It's Gumbo Season!
It’s time to bring on the music, dance, and celebrate, and don’t forget to leave plenty of room for king cake!
Whether it’s a starter of oyster soup, a side of jambalaya, or a delicious remoulade sauce to top off your favorite dish, you’re sure to have more than enough to eat when you celebrate Thanksgiving NOLA style.
If you choose to get together with family and friends this holiday season, ensure you follow these helpful tips to do so as safely as possible.
Whether it’s a starter of oyster soup, a side of jambalaya, or a hearty helping of our featured New Orleans favorite, étouffée, you’re sure to have more than enough to eat when you celebrate Thanksgiving NOLA style.
Whether it’s a starter of oyster soup or a tray of our featured New Orleans favorite, muffulettas, you’re sure to have more than enough to eat when you celebrate Thanksgiving NOLA style.
When it comes to food, no one does it better than New Orleans.
There's nothing quite like the irresistible smell and doughy goodness of the classic New Orleans beignet; just make sure you don't laugh or sneeze as you take a bite, or you and your fellow beignet lovers will be covered with powdered sugar. These popular NOLA goodies have been around for ages, and they are undoubtedly one of the foods for which New Orleans is best known.
Whether you’re a seasoned visitor, staycation-loving local, or a first-timer to the Big Easy, you’re sure to fall for NOLA when you stay in the heart of the city.
A closer look at COOLinary participants: GW Fins, Tommy’s Cuisine, Haiku Sushi and Bar, and Atchafalaya Restaurant
A closer look at COOLinary participants: The Bower, The Commissary, Annunciation Restaurant, and Coterie Restaurant and Oyster Bar
COVID-19 has changed how we do things in New Orleans, but it definitely hasn’t changed the fact that the Big Easy has some of the most incredible cuisine on the planet. For years, NOLA has been indulging in a fabulous culinary tradition to support local restaurants during the slow summer months, known as COOLinary.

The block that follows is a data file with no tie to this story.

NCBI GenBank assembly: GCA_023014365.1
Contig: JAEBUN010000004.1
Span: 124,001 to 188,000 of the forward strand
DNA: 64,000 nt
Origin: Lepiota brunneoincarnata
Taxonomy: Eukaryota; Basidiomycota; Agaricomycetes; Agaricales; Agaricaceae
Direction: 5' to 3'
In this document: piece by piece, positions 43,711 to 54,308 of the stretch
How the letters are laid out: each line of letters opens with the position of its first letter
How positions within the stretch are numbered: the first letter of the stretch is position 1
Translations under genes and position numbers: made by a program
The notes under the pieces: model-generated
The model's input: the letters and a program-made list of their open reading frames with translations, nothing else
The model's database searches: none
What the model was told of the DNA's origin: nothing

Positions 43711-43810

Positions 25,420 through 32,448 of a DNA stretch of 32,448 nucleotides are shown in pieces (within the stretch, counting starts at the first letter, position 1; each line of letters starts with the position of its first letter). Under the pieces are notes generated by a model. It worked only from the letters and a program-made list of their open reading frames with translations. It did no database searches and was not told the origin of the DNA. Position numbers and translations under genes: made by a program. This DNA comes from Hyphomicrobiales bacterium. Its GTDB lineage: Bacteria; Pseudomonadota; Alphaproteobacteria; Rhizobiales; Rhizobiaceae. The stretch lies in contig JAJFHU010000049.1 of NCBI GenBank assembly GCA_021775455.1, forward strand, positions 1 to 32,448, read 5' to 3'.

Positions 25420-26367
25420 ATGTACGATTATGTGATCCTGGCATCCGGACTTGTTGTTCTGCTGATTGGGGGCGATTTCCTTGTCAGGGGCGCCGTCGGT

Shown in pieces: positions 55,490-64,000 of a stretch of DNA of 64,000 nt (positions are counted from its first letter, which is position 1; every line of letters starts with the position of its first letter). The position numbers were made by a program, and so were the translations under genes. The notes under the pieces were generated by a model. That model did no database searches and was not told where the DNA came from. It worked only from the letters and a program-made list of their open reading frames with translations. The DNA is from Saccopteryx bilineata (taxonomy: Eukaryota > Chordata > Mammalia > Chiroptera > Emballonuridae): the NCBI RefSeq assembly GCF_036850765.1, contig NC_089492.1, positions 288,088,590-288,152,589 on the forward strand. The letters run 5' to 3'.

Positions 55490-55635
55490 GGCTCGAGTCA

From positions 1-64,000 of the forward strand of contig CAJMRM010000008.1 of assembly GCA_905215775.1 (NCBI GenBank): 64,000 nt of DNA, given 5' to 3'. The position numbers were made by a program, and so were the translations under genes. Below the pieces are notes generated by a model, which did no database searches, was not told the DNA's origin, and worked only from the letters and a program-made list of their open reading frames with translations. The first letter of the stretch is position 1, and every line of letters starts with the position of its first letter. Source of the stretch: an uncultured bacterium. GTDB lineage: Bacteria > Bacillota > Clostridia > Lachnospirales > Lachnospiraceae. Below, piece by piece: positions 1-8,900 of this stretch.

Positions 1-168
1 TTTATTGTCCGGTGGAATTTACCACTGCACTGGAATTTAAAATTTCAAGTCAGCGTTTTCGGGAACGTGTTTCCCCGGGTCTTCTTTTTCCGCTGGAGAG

Crawfish is a staple of Louisiana culture and cuisine, and its peak season is early March through mid-June. Crawfish boils and fests celebrate the mini lobster in all its forms, whether as etouffee, pie or boiled.
Are you an early riser? Don’t delay the most important meal of the day! While there are diners open 24/7 across the French Quarter, let’s suppose you want a breakfast meal that starts with a clean slate. Check out these breakfast spots around the French Quarter during your stay at Hotel St. Pierre, open especially for the early birds.
Are you a fan of seafood, spicy foods, or classic New Orleans foods? If so, don't miss your chance to try boiled crawfish! Our New Orleans Crawfish Season Guide tells you everything you need to know to take part in this seasonal culinary tradition.
Beignets paired with café au lait (pronounced "o-LAY") is specific to New Orleans, and made a Nola staple at Café du Monde. Not really sure about what it’s all about? Here’s some background on the chicory in your coffee or why a beignet at 3 a.m. is the perfect sugary treat.
Gumbo is consumed year-round in Louisiana, but it really hits the spot when the temperatures are a little cooler. Made of a mix of protein, whether from the sea or land, a thick roux, and the “holy trinity” of all Louisiana cuisine – celery, bell pepper and onion – many compare gumbo’s mix of ingredients to the complexity of the south.
Gumbo is certainly a hodge-podge of cultures, made up of the culinary pickings from across the globe. “Gumbo” comes from the African Bantu word for okra, “nkombo.” Gumbo is typically thickened with either okra or filé. Never heard of filé? It’s a Native American cooking powder, made up of dried and ground sassafras leaves. Then there’s the roux, which comes from France and other places in Central Europe.
Best of all, there’s no “right way” to make gumbo. Gumbo’s just about as ambiguous as food comes. You can make it with sausage and chicken, duck, squirrel, or rabbit. Or, make it a seafood gumbo, with shrimp, crawfish, crab meat, and fish. You can toss in andouille sausage. Make a vegetarian gumbo, or a vegan gumbo if you feel compelled. It can be thick or thin. It’s versatile for any palette and best served with rice.
Want to eat like a local? Read our blog, your guide for the best New Orleans eats.